Tue, Nov 14, 2017 - Page 1 News List

EPA head barred from summit

‘BLIND SPOT’:A delegation from the Belgian parliament visited the EPA, after which the head issued a statement supporting Taiwan in the fight against climate change

By Lin Chia-nan  /  Staff reporter, with CNA, BONN, Germany

Delegates attend a session of the Conference of the Parties to the UN Framework Convention on Climate Change on Friday in Bonn, Germany.

Photo: CNA

Environmental Protection Administration (EPA) Minister Lee Ying-yuan (李應元) was not able to attend a climate change conference in Germany on Sunday due to objections from China.

The 23rd session of the Conference of the Parties to the UN Framework Convention on Climate Change (UNFCCC) is being held at the UNFCCC Secretariat headquarters in Bonn, Germany, from Monday last week to Friday.

Although the Ministry of Foreign Affairs made advance arrangements for a Taiwanese delegation headed by Lee to attend the meetings, Lee was not allowed to enter the venue.

“Taiwan hopes to reach out to the world and hold dialogue with other nations,” Lee told the Central News Agency. “It is the world’s responsibility to have Taiwan take part in [these] meetings, because the existence of Taiwan’s 23 million people is an irrefutable reality.”

“There is no need for us to name the country concerned, but a big nation should not be so narrow-minded,” he said.

Despite the obstruction, Lee managed to engage with delegates from other nations.

Marshall Islands President Hilda Heine and Tuvalu Prime Minister Enele Sopoaga, among others, attended a lunch banquet hosted by the foreign ministry.

Although not a member of the UN, Taiwan’s EPA ministers used to take part in climate change meetings as senior advisers to non-governmental organizations.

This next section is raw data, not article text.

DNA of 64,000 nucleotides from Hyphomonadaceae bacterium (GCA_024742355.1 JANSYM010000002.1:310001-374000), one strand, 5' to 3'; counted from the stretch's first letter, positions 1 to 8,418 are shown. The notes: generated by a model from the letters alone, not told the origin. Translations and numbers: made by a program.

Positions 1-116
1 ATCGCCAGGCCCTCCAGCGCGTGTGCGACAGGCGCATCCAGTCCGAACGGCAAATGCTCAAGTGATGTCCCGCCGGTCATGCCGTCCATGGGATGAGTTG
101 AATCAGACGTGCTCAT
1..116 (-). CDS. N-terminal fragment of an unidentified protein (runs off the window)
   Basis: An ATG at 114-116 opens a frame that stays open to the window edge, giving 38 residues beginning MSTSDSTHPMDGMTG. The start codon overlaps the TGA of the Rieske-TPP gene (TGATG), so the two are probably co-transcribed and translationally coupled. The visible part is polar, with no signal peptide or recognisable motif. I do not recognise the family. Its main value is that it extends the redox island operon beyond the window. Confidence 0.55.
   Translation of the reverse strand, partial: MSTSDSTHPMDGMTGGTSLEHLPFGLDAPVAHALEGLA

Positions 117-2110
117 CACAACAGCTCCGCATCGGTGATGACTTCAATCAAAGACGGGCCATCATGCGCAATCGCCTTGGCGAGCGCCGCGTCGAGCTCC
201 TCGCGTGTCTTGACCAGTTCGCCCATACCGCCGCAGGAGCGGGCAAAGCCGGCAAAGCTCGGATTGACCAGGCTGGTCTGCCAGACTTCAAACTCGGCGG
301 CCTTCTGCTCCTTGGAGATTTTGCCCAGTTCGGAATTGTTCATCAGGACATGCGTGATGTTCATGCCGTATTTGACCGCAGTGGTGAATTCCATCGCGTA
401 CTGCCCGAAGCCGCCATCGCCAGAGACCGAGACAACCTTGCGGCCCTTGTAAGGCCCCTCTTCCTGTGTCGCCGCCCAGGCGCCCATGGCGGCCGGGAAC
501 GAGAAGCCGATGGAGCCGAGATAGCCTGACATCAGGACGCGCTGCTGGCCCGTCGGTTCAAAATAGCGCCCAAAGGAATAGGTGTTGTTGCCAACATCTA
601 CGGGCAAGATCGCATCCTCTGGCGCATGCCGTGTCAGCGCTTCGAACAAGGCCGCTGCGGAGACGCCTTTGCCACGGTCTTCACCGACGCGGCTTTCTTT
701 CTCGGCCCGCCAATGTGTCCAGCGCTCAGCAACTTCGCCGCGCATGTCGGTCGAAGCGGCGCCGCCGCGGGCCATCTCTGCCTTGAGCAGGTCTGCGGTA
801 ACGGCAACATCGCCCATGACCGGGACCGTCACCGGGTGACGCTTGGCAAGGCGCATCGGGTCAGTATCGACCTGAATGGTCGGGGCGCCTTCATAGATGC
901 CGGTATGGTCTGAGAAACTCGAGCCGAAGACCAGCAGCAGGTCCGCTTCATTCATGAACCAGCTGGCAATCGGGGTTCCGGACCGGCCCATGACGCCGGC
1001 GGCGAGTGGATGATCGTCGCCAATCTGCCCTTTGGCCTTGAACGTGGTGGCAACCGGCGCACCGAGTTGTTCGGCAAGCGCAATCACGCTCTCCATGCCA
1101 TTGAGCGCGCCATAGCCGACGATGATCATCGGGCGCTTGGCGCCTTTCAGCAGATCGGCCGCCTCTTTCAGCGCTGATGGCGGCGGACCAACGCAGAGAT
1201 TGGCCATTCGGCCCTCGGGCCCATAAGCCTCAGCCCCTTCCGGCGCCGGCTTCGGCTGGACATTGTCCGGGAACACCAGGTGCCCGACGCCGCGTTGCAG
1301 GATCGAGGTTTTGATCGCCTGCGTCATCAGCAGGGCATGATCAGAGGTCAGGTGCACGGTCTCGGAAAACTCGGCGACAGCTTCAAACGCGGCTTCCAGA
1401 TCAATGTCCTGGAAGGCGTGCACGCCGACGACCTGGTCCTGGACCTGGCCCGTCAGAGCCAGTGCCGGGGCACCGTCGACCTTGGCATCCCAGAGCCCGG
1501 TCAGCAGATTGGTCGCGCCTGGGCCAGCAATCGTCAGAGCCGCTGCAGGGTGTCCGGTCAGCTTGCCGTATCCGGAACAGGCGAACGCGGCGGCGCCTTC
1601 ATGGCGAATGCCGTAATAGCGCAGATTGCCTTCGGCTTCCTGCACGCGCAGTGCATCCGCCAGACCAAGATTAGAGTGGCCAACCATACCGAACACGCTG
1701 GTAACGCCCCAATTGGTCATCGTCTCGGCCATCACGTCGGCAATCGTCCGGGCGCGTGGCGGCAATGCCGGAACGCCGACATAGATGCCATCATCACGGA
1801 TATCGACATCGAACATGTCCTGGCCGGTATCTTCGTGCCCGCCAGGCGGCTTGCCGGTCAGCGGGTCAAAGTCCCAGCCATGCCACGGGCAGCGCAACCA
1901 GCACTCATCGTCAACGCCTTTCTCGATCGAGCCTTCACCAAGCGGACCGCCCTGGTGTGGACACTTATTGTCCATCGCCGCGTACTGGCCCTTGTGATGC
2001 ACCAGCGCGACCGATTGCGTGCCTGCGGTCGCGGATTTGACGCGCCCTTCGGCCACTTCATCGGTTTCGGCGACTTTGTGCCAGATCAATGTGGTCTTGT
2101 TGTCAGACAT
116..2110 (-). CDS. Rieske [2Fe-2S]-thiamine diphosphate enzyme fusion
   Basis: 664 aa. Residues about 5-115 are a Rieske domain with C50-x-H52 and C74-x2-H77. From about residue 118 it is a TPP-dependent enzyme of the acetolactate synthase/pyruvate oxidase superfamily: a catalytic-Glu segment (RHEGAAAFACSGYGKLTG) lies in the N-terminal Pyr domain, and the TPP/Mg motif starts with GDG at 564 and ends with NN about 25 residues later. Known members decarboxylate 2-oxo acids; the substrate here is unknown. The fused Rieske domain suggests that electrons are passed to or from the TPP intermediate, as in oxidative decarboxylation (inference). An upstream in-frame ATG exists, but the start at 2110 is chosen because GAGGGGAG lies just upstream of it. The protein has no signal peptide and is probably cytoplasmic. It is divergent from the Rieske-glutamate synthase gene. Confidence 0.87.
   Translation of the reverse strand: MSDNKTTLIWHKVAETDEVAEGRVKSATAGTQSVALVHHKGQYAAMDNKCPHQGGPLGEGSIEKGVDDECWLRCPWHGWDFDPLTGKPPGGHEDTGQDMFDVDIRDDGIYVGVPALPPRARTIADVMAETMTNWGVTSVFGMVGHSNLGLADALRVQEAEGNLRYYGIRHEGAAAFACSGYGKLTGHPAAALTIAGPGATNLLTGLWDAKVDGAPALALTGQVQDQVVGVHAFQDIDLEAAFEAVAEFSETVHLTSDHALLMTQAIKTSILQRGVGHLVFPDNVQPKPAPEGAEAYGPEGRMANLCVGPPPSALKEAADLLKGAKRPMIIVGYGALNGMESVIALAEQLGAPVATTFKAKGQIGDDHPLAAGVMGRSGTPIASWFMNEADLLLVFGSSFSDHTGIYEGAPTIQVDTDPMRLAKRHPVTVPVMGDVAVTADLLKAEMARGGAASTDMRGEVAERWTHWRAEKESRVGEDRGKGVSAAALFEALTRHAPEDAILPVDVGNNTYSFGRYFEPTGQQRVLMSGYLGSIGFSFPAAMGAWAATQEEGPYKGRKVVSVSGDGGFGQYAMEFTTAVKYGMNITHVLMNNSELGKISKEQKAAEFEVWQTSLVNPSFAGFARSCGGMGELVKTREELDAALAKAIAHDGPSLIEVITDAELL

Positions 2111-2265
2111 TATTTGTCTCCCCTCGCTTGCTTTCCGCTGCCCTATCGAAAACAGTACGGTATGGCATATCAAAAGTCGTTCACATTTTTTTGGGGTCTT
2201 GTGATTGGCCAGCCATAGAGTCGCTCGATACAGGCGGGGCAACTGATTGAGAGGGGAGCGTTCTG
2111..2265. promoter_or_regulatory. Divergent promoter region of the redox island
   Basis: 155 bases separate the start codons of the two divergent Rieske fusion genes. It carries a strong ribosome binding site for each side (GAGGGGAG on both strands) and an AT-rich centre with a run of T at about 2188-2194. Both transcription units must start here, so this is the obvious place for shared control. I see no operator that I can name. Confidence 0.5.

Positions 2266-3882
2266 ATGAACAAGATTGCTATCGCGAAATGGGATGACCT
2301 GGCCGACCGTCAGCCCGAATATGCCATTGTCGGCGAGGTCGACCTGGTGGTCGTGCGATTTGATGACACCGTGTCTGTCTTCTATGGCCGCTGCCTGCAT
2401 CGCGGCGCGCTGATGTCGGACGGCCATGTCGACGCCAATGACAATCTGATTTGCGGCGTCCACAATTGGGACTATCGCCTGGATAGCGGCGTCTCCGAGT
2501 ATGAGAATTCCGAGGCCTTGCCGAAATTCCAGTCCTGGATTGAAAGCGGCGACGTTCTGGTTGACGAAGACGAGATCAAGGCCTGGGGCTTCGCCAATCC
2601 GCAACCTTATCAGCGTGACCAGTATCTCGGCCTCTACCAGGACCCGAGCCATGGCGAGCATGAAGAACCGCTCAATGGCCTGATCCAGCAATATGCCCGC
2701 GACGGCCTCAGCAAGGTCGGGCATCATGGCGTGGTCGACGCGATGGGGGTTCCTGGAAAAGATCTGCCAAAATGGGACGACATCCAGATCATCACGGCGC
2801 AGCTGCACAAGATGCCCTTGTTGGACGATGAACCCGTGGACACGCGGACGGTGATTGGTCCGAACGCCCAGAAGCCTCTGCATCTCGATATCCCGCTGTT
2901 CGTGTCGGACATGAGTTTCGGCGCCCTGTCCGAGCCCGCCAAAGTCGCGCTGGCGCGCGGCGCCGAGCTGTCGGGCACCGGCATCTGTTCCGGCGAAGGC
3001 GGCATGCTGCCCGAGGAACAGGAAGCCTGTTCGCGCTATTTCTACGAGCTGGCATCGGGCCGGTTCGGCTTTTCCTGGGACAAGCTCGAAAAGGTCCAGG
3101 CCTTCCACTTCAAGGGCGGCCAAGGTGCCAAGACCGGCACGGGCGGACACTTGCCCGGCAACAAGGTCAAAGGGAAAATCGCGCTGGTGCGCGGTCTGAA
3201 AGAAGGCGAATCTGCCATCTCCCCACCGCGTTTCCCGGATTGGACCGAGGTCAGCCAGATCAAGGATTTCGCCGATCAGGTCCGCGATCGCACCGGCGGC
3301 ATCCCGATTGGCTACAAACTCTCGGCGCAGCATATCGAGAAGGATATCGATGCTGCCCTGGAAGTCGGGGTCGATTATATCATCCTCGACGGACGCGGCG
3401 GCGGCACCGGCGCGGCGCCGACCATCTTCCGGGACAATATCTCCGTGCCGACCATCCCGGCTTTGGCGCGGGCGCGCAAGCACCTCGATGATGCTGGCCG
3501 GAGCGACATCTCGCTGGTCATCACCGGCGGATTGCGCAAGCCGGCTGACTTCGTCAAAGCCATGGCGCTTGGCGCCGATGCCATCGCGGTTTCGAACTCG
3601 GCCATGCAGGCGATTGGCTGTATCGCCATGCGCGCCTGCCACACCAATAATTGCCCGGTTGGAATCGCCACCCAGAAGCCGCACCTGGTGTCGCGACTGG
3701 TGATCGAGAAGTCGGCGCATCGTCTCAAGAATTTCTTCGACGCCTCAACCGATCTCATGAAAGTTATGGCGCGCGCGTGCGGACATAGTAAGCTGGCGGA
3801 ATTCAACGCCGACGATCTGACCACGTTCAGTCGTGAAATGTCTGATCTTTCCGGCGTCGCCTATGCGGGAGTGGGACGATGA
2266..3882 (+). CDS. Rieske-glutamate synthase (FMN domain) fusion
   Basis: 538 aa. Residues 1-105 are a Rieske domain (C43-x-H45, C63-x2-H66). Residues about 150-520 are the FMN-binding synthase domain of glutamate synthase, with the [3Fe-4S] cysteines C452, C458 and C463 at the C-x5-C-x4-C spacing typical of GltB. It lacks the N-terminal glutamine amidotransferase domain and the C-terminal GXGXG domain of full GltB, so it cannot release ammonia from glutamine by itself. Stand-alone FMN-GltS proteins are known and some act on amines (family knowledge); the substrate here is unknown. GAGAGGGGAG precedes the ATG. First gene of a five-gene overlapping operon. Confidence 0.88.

Earlier on Sunday, Lee voiced support for detailing Taiwan’s efforts to reduce carbon emissions, with the nation’s carbon dioxide emissions projected to peak next year.

“The government hopes to decrease the ratio of thermal power in energy provision to 30 percent by 2025 to dramatically reduce the problem of air pollution,” he said.

As for the much-discussed energy tax, Lee said the issue would be considered only when Taiwan’s economy has fully stabilized and recovered.

The nation will not be absent in the global fight against climate change, Lee said in a statement yesterday, quoting Confucius’ saying that “virtue is not left to stand alone. He who practices it will have neighbors.”

A parliamentary delegation from Belgium visited the EPA on Wednesday last week upon the invitation of the Taipei Representative Office in the EU and Belgium, the EPA said, adding that they mainly exchanged opinions about the development of a circular economy.

Delegation head Peter Luykx on Thursday issued a statement saying that Taiwan is “a blind spot in the fight against climate change.”

Luykx’s statement can be viewed online at www.peterluykx.be/nieuws/taiwan-een-blinde-vlek-in-de-strijd-tegen-klimaatverandering.

Taiwan was not invited to the UNFCCC conference because of the “one China” principle, he said.

“Nevertheless, Taiwan has never used this as an excuse to shirk its responsibilities as a stakeholder in the international community. The ambitious Taiwan-2025 plan is only one of many examples,” he said, referring to the nation’s plan to phase out nuclear power by 2025.

“Taiwan, a densely populated island exposed to extreme weather events, as well as the world’s 21st-largest CO2 emitter, has the right to contribute to and become involved in the work of the UNFCCC,” he said.

“Through Luykx’s comments, we hope the international community will see the bright side of Taiwan’s contributions to environmental protection, rather than treating the nation as a blind spot,” the EPA said.

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